Utilizing the electronic medical record system (RMRS), we will collect several data points of interest at baseline and throughout the study period . . . We have previously defined hospital-related consequences to include: the number of patients with documented falls, use of physical restraints . . . These will be assessed using the RMRS, direct daily observation, and retrospective review of the electronic medical record. This definition of delirium-related hospital complications has been previously used and published [Reference X].”266

Example 2

“Training and Certification Plans

. . . Each center’s personnel will be trained centrally in the study requirements, standardized measurement of height, weight, and blood pressure, requirements for laboratory specimen collection including morning urine samples, counseling for adherence and the eliciting of information from study participants in a uniform reproducible manner.

. . . The data to be collected and the procedures to be conducted at each visit will be reviewed in detail. Each of the data collection forms and the nature of the required information will be discussed in detail on an item by item basis. Coordinators will learn how to code medications using the WHODrug software and how to code symptoms using the MedDRA software. Entering data forms, responding to data discrepancy queries and general information about obtaining research quality data will also be covered during the training session.
. . .
13.7. Quality Control of the Core Lab

Data from the Core Lab will be securely transmitted in batches and quality controlled in the same manner as Core Coordinating Center data; i.e. data will be entered and verified in the database on the Cleveland Clinic Foundation SUN with a subset later selected for additional quality control. Appropriate edit checks will be in place at the key entry (database) level.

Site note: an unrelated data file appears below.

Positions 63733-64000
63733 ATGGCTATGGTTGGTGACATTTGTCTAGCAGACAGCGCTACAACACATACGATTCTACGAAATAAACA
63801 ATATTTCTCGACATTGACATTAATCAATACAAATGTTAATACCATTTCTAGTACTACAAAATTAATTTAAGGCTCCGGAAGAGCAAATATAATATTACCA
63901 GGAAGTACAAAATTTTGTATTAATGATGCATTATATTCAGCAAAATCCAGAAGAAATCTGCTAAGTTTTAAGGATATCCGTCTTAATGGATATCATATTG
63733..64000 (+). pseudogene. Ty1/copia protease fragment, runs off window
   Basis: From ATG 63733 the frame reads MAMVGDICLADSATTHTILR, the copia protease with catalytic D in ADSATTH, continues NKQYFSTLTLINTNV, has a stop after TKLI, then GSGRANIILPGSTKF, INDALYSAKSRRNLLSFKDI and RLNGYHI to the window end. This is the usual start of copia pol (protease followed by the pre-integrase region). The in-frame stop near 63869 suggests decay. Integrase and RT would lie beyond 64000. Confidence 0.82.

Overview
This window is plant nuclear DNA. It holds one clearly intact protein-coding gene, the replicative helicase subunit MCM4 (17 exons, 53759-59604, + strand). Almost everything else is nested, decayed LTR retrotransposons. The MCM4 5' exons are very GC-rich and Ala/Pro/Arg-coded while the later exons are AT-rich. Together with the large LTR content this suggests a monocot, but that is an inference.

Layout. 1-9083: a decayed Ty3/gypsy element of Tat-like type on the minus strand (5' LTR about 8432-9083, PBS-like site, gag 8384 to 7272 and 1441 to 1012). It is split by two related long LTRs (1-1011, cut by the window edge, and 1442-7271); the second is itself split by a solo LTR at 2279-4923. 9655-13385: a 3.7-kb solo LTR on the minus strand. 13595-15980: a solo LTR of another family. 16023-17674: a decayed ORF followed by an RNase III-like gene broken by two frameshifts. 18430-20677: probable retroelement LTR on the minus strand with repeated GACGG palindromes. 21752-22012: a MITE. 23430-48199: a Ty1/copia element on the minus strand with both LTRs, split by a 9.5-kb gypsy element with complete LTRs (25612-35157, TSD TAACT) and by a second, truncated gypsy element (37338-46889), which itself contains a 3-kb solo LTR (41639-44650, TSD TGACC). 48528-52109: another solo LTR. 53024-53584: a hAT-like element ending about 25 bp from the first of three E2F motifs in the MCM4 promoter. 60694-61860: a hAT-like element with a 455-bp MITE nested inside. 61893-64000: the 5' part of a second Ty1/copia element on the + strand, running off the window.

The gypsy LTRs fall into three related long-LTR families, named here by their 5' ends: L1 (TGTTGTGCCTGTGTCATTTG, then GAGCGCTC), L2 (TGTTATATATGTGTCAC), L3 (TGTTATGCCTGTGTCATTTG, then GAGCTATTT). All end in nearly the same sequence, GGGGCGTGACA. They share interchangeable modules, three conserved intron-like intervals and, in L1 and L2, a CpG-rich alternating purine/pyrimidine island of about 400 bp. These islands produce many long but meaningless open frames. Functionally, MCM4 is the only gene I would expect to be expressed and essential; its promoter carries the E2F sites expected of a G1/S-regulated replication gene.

The Core Lab is to have an internal quality control system established prior to analyzing any FSGS [Focal segmental glomerulosclerosis] samples. This system will be outlined in the Manual of Operations for the Core Lab(s) which is prepared and submitted by the Core Lab to the DCC [Data Coordinating Center] prior to initiating of the study.

At a minimum this system must include:

1) The inclusion of at least two known quality control samples; the reported measurements of the quality control samples must fall within specified ranges in order to be certified as acceptable.

2) Calibration at FDA [Food and Drug Administration] approved manufacturers’ recommended schedules.

13.8. Quality Control of the Biopsy Committee

The chair of the pathology committee will circulate to all of the study pathologist . . . samples [sic] biopsy specimens for evaluation after criteria to establish diagnosis of FSGS has been agreed. This internal review process will serve to ensure common criteria and assessment of biopsy specimens for confirmation of diagnosis of FSGS.”267